• 78 Metascore
    • 70 Ellen Gray
    The play's conceit doesn't work particularly well on film and it doesn't help that the performance took place at the Kennedy Center's Eisenhower Theater before an unstudent-like audience. But as static as the staging sometimes feels, Fishburne is more animated than he's gotten to be in a while, delivering a performance that's as funny as it appears to be heartfelt.
    • 58 Metascore
    • 70 Ellen Gray
    Bower's not the most compelling hero--and Fiennes can be a bore--but the story, however twisted, remains amusing.
    • 63 Metascore
    • 70 Ellen Gray
    Mos Def, Colin Hanks and Edward James Olmos play characters with a religious bent in a season that doesn't yet feel as compelling as the one dominated by John Lithgow but allows Dexter to remain the way his fans most want him--alive and killing.
    • 70 Metascore
    • 70 Ellen Gray
    While The X Factor may not on the surface offer anything that can't be found on "Idol," "America's Got Talent" and "The Voice" or their many cable imitators, it does have a level of showmanship that makes me want to believe again, whether it's in 13-year-olds who sing like established stars three times their age or in recovering addicts whose lives just may be about to change forever.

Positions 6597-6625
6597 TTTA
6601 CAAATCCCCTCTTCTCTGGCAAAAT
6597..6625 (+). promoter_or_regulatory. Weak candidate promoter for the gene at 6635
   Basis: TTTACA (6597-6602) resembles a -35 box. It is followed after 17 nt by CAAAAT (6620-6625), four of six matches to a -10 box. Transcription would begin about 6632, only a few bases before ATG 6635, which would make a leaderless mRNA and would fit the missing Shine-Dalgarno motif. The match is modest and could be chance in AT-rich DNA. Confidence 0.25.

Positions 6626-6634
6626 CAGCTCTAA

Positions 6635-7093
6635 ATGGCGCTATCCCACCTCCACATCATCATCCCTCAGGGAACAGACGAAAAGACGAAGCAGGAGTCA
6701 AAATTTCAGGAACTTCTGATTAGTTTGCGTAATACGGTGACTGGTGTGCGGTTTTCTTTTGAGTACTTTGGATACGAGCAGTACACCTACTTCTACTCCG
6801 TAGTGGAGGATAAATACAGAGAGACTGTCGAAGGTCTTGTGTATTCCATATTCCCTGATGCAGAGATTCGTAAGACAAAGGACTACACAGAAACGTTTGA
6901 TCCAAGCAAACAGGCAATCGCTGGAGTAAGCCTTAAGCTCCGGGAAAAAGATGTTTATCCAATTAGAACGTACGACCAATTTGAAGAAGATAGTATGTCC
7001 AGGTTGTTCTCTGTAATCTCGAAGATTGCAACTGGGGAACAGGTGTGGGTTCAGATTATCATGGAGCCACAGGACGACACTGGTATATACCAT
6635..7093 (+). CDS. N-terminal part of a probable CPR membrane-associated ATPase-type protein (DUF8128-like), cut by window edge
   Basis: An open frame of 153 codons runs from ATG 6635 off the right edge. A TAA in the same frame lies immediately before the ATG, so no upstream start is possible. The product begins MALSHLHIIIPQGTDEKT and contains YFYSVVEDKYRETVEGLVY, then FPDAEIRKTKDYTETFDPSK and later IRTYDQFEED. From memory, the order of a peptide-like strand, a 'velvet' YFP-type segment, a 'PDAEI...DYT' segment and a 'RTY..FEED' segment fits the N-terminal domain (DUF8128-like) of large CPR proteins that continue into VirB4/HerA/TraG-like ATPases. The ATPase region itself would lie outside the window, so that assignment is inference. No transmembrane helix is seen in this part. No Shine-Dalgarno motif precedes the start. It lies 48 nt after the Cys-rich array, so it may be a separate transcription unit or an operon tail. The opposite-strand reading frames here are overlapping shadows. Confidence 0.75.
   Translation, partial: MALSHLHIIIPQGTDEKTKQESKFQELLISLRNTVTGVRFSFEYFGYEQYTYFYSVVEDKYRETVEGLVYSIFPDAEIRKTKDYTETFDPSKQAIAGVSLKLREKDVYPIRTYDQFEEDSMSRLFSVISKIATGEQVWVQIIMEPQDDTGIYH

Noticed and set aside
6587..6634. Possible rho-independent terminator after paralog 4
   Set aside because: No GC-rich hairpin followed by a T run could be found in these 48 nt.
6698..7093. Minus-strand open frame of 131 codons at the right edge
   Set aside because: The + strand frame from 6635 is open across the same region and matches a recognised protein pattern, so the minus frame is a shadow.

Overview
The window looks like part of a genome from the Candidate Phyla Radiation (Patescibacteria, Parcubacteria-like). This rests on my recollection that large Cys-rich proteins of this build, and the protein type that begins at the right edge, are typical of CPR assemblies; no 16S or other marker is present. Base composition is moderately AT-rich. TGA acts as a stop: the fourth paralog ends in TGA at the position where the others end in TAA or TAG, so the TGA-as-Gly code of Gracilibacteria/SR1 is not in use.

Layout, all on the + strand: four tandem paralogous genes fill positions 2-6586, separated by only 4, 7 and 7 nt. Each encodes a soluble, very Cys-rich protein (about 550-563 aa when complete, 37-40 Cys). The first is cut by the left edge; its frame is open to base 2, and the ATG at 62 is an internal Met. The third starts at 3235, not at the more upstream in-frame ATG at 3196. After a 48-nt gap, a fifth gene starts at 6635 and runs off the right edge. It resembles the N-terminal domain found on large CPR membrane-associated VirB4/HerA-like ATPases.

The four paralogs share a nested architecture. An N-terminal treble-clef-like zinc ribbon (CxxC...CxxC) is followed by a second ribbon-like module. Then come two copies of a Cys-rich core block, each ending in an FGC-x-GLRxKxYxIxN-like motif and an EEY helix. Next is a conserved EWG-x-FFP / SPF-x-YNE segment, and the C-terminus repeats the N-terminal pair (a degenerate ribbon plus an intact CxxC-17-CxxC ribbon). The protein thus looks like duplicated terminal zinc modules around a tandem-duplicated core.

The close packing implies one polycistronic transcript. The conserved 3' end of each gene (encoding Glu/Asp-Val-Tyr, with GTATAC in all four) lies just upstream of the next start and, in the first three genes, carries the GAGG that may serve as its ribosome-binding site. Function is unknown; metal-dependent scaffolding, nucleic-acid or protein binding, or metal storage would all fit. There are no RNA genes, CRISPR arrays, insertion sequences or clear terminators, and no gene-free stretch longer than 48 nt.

• 67 Metascore
    • 70 Ellen Gray
    This is undeniably an important story, told in a relatively no-nonsense fashion, about a complex set of events that even people who watch PBS' "Frontline" regularly may still be flummoxed by. And it's one we really do need to understand. As boardroom dramas go, "Too Big to Fail" is bigger on intrigue--and backbiting--than "Celebrity Apprentice." And, yes, it's a disaster movie. I just hope you're not expecting special effects. Or a Hollywood ending.
    • 84 Metascore
    • 70 Ellen Gray
    The second series, as they call it in Britain, shows signs of strain, as creator Julian Fellowes throws one obstacle after another between his sets of star-crossed lovers (some upstairs, some down).
    • 63 Metascore
    • 70 Ellen Gray
    As USA dramas go, Necessary Roughness is about halfway between "In Plain Sight" and "White Collar" on the believability scale, but it's summer and I like Thorne, whose character is feisty and funny and shrill only when shrillness is absolutely justified.